Also, version download support I think is more than just for supporting JAR diffs, it's also to make it clearly visible to the end user through the Java Control Panel which version they have and to enable the server to easily give new versions to clients without forcing the clients to clear the cache, etc.
Oh, sorry. I'm working with a desktop application deployed via Web Start, not an applet, so my app has a main() method. Maybe you could create a new main-class that simply wraps the init(), start(), etc calls to your current main-class? Not too familiar with applets, but I would think the concept still applies. And yes, the version support is great for all those things, however I anticipate that the code in the new main class will never change, since it simply wraps a call to main(). We'll need to resign it when our certificate expires, but that's about it.
I am thinking about trying your idea as well, but yes, in my case I need to stick with the applet life cycle model.
Another possible complication is that we use a signed JNLP/APPLICATION_TEMPLATE.JNLP which I'm pretty sure has to be in the main JAR to be effective. But putting it up in the JAR that we expect to never change to avoid this stupid bug sort of defeats the point.
Finally, just for simple code maintainability and sanity, I'm not sure how much sense it makes to go through major contortions to avoid a clear JRE bug (not that I haven't done so in many other cases already... ;->)
Oh, and I forgot to say that I should think resigning the fake main will never be necessary presuming you are using a time signature (jarsigner -tsa). But if not, forcing a new version of the fake main to your clients without manual intervention could prove troublesome since it's not versioned. Hopefully, the standard HTTP cache-expiration mechanisms would work, but who knows?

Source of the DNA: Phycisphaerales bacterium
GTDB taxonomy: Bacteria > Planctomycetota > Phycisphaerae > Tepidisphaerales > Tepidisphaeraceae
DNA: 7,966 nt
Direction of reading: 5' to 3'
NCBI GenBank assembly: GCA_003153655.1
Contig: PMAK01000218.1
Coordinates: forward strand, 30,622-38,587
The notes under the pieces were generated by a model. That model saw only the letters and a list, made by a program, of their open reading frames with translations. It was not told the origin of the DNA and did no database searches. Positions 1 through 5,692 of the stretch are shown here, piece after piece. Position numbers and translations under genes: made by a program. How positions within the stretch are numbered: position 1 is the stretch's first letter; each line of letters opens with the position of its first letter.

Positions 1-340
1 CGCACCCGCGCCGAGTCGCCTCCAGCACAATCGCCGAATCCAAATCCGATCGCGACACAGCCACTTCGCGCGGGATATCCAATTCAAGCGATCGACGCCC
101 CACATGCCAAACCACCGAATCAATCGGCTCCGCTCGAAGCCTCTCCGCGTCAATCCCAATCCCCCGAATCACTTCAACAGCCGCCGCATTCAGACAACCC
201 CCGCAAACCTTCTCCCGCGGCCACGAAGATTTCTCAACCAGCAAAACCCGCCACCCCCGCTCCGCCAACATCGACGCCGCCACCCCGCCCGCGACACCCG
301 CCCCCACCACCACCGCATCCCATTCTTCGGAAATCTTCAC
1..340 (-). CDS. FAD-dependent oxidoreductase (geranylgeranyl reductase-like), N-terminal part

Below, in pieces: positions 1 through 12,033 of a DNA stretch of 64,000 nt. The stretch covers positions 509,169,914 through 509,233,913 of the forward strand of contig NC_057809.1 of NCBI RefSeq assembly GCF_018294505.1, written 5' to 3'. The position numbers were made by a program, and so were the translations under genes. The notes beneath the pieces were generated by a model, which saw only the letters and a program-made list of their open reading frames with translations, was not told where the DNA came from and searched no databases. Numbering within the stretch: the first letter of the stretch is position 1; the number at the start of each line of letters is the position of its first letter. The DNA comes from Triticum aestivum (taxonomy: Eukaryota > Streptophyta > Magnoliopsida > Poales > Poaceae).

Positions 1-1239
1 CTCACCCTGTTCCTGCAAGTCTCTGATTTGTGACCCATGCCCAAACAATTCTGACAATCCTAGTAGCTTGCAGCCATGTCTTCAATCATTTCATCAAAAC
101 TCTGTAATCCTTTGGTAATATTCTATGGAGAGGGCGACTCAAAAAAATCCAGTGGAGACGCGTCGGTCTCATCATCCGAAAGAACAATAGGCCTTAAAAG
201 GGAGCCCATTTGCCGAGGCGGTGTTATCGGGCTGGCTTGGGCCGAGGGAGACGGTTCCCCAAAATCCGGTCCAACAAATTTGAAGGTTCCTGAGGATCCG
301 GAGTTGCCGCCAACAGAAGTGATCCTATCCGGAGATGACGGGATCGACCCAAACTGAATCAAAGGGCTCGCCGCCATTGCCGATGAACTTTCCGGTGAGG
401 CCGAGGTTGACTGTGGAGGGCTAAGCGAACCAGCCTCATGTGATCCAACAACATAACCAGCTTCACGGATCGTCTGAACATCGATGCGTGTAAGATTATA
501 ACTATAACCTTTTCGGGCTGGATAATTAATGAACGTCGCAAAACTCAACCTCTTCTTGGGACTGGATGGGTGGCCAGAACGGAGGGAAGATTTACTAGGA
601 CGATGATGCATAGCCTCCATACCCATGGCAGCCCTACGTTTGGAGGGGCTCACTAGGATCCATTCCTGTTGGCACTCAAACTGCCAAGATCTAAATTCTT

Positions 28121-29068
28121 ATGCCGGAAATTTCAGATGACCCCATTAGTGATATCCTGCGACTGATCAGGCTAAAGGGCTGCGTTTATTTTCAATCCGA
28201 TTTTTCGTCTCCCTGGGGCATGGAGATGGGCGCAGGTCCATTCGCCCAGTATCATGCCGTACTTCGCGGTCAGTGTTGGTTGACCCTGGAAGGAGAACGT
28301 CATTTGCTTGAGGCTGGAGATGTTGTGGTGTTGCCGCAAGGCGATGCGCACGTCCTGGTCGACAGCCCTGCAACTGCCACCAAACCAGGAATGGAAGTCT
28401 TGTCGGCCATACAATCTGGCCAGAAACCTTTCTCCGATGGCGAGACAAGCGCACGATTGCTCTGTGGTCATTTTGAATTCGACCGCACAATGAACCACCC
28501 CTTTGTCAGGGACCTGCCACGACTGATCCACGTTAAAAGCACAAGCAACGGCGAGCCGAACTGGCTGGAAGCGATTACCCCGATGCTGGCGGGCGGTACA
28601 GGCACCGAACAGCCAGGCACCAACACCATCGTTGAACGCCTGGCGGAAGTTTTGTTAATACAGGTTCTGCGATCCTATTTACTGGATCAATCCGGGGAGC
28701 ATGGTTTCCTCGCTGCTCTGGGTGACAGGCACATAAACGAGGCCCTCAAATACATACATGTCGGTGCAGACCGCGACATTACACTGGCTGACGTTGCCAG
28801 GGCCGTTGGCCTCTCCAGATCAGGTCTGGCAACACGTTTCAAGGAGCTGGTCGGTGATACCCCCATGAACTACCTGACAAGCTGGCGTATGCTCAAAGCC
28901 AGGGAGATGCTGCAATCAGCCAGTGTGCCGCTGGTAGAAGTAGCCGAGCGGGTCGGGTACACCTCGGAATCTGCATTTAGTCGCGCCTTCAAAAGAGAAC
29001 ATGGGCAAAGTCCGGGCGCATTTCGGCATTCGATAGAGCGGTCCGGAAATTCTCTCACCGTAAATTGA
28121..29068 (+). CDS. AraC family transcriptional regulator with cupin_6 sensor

I experimented with a variant of your suggestion, and, yes, I can get it to work without the spurious Permissions warning by making the main JAR not versioned -- and have it contain a class that simply extends the actual applet class in the version JAR. Unfortunately, I also have to move my signed JNLP-INF/APPLICATION_TEMPLATE.JNLP into this outer JAR in order for the Java Plugin to see and process it. And because I'm putting it in a jar I expect to rarely if ever change, I have to use far more wildcards than I'd like, and for "property" tags in the template I can't use wildcards due to another bug https://forums.oracle.com/message/11244286. Oracle gets us coming and going on this one.
I have the same problem, and so I'm pretty happy I found this thread. I tried Ryan's workaround, and sure enough it worked. But during my implementation, I found something pretty interesting. I accidentally forgot to change the main-class attribute, but the fix worked anyway. Yes that's right, the additional jar is not being directly referred to by any other code (since it was intended to be a wrapper around Main), but the inclusion of this jar caused the warning about the missing Permissions attribute to go away. To be precise: the extra jar has the Permissions attribute, is signed, has a single class, and does not include the version attribute. Hope that helps!
The Java Plugin is using either the "main-class" attribute on the "application-desc" or "applet-desc" tags to determine which JAR is the main one for purposes of where to search for the JNLP template, JNLP-INF/APPLICATON_TEMPLATE.JNLP. You are correct that the signed unversioned JAR appearing first in the resource list can bypass the Permissions attribute missing bug, regardless of whether the resource is used or not (which I agree is interesting) -- but there appears to be no way to avoid of the issues I mentioned in my post of Nov 7. We have chosen to live with false alarm Permissions warning in hopes that Oracle will fix it promptly -- although I still don't see it on https://bugs.openjdk.java.net. :-(
The template JNLP can *only* be found in the same JAR from which the main class comes from -- which I find quite annoying. (As an aside, there also appears to be no mechanism to specify a signed JNLP for component extensions.)
We implemented the change and it fixed the issue when JRE warn the application run with the unrestricted access. Thanks Ryan.
We are still seeing the missing Permissions attribute warning when establish SSL connection as we using the self-signed cert.(Same as Jim)
Did anybody see any articals/forum threads talking about the self-signed cert warning issue?
This IBM article seems to suggest that the yellow box warning about missing permissions is shown in error when using a self signed cert to establish an SSL connection